It’s taken some time to getting used to seeing the anchors, athletes and reporters, and the last week I’ve worked with them a lot. They’re just ordinary folks. Scott Van Pelt‘s grandparents were Okies, he told me — they lived in Miami. He even pronounced it correctly (for you non-Okies, it’s Mia-MUH. The correct way, we think.) When I marveled at this, he said, “If I’d have said it wrong, you wouldn’t have believed they were from there.” True dat, SVP.  It’s surreal, but I’m getting used to it.

I’ve certainly gotten used to the weather.

The highest temperature it’s reached here since I’ve moved was about 86. Usually it’s under 80. It’s humid, sticky — but relatively perfect for August. It’s been raining since Saturday night, so going on 24 hours, but not Oklahoma-style rain. It’s just a pleasant, slow-drip, soaking rain. Perhaps that’s why there are so many trees? I love rainy days, especially rainy days when I’m off work, so today I loaded up in the car and went to the town of Enfield to do some shopping. I listened to Van Morrison‘s “Astral Weeks” on the way — perfection. On the way home, I listened to U2’s “October.” Blissful.

So yeah, I think I’m gonna like it here. I’ve always been of the mind that home is where you make it (so you wanna see homos naked, who cares? — name THAT movie!) but Connecticut seems pretty welcoming and luscious, kinder than I thought and close enough to everything that I don’t feel like I’m missing out on anything.

I haven’t listened to any Oklahoma-based music still — don’t want to forcibly make myself homesick. I know that day is coming.

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Filed under ESPN, General Nonsense, Newspapers, Travel, Tulsa, weather

Super Creepy Newsroom, I’ll miss you

The newsroom is empty this afternoon. I expect a werewolf and/or ghost of a wolverine to jump out at any moment and devour my face.

It’s so rare that I’m in a deserted newsroom that I don’t really know what to make of it. The constant chatter on the scanner is … entertaining, and takes some of the fear out of every creak and groan this 157 year old building makes, but doesn’t completely take away my irrational fear.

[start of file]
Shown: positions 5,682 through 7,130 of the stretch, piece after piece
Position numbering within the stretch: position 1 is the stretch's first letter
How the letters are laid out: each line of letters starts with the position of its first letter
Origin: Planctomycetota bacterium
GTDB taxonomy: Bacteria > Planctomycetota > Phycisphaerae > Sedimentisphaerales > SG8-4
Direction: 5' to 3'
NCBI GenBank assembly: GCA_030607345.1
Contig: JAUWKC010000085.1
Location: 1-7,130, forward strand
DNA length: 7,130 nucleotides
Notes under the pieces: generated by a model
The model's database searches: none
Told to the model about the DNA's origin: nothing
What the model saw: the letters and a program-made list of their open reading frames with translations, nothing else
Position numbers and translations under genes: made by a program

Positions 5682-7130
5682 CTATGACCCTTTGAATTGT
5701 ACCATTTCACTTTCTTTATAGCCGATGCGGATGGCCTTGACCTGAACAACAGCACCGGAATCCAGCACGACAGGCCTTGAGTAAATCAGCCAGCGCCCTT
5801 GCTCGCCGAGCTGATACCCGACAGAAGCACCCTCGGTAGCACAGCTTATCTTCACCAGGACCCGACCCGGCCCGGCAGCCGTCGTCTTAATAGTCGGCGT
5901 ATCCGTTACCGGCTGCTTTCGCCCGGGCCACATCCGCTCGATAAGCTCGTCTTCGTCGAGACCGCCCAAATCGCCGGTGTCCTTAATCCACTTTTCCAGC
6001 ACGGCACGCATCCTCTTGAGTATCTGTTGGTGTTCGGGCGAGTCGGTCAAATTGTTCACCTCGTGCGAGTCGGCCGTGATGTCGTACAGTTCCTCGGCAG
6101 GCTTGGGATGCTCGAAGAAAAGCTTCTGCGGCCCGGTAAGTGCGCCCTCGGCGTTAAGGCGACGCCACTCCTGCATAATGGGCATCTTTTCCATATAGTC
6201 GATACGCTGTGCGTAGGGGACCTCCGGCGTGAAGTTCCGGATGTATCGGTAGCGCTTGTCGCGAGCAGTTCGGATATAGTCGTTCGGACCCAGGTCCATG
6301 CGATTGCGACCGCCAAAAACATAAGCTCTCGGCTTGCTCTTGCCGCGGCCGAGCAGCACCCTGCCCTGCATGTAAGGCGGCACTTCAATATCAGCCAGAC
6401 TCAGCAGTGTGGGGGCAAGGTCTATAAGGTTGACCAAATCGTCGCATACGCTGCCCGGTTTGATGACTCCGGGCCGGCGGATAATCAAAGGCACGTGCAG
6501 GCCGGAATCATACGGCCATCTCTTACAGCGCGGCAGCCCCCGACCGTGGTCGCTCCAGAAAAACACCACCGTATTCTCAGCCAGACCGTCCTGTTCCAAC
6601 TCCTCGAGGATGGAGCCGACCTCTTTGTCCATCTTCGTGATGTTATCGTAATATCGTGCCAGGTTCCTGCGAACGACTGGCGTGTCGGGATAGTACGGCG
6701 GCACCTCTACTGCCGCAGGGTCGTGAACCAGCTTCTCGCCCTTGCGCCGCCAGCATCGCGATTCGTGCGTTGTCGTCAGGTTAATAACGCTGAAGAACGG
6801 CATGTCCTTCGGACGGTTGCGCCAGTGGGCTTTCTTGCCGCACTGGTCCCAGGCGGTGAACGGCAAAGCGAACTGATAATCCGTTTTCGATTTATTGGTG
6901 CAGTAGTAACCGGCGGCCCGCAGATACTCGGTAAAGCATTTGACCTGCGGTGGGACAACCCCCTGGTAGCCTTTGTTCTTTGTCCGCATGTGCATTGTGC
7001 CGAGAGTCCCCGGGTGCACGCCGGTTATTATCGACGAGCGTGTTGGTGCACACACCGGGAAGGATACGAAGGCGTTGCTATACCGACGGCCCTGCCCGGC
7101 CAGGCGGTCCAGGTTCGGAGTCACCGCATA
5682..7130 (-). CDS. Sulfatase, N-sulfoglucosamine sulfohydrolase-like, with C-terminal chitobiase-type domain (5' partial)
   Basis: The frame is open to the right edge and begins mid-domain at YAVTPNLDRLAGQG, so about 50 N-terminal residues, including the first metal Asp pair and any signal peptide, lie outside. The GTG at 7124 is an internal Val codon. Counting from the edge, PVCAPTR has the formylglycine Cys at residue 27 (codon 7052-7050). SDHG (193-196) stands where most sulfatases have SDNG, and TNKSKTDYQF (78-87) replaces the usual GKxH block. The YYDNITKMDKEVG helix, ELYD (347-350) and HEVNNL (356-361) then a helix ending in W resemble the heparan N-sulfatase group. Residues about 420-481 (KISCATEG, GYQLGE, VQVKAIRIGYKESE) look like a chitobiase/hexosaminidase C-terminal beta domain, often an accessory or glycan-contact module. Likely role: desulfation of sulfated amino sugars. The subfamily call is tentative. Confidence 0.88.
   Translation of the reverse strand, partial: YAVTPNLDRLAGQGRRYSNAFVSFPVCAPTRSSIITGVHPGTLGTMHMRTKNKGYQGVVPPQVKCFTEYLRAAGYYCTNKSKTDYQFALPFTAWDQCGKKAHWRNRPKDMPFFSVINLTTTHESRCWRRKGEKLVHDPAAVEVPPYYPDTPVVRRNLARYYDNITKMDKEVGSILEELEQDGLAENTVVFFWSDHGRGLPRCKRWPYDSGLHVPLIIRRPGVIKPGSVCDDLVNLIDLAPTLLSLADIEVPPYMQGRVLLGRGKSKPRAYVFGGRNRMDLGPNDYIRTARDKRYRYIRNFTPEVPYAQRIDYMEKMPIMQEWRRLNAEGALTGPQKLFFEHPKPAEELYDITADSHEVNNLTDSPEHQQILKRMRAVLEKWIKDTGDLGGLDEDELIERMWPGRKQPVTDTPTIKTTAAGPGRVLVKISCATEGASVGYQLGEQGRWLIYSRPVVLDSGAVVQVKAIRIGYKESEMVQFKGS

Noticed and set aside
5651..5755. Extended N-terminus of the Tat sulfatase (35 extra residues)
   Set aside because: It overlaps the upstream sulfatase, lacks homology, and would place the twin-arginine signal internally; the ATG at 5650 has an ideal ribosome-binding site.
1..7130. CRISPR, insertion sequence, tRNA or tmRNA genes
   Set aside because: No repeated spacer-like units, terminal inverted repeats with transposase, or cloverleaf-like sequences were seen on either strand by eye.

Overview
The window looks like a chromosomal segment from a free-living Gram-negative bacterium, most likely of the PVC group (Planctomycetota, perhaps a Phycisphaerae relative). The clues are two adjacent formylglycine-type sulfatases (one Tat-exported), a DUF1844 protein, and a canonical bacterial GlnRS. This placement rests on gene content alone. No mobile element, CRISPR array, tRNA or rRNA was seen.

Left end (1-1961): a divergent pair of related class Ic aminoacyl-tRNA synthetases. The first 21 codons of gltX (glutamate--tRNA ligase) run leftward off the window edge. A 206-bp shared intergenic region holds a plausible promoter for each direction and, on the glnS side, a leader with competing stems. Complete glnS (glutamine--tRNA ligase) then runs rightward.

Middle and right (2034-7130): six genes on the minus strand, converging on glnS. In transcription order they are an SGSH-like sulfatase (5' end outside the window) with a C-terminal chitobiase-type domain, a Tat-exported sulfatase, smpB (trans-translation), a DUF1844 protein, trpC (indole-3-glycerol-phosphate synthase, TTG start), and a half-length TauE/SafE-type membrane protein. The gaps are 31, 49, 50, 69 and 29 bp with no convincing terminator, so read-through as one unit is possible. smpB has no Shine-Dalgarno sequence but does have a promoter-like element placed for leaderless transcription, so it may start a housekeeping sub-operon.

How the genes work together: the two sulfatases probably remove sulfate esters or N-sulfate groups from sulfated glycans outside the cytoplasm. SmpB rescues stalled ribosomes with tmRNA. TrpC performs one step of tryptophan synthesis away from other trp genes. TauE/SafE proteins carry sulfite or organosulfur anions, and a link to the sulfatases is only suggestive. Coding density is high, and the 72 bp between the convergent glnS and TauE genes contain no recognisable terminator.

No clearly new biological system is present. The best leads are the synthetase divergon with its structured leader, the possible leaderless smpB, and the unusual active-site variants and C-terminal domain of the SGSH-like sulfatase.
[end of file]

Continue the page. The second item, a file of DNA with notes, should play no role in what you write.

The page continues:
It does, however, quiet the sounds of my overblown emotions. I’m sure it’s hormonal, or the fact that absolutely every single aspect of my life is in complete dis-array AND dat-array. All I know is, I was reading a story about a woman being released from prison, then the U.S. women defeated Brazil on penalty kicks, then I was crying in the bathroom. I had to call my therapist — my sister Natalie — who listened to me whine incessantly for 20 minutes or so.

Back in the newsroom, though alone, it seems inappropriate to weep at my desk unabashedly. I finally just had to turn off espn because every time I see Abby Wambach crying, I bust loose with the tears.

Sure I’m proud of the U.S. women’s soccer team. But are they worth this tantrum? Allowing myself to experience any emotion at all has been unusual lately. I have this tenuous grasp on my world. Too many balls in the air. My sense of humor and reality is tamped down into this “MUST FOCUS ON MOVING” mentality.

I know, poor pitiful me, right? Shucks, I got a great job and have to work hard to get moved to it. WAAAHHH. I don’t mean to sound ungrateful. In a few weeks, when live is settled a bit and I’m working in Connecticut, I’ll be much better and hopefully sound more grateful.

It’s just surprising me that I’m so verklempt over soccer — or whatever that was about. I haven’t cried at the things I thought I would — seeing some friends for the last time for a while, driving down 11th Street past my first apartment, packing away everything… I’m such a reminiscing fool, it’s odd for me not to cry about that kind of stuff. Instead, I’m bottling it up and crying about the World Cup.

In front of the newsroom’s ghosts/zombies. I’m sorry, supernaturals. I know you don’t like people showing weakness. Newsroom supernaturals are tough old birds.

People are starting to come into the newsroom now, so I’d better suck it up and quit bawling… I’ve at least got to save face for my last week of work.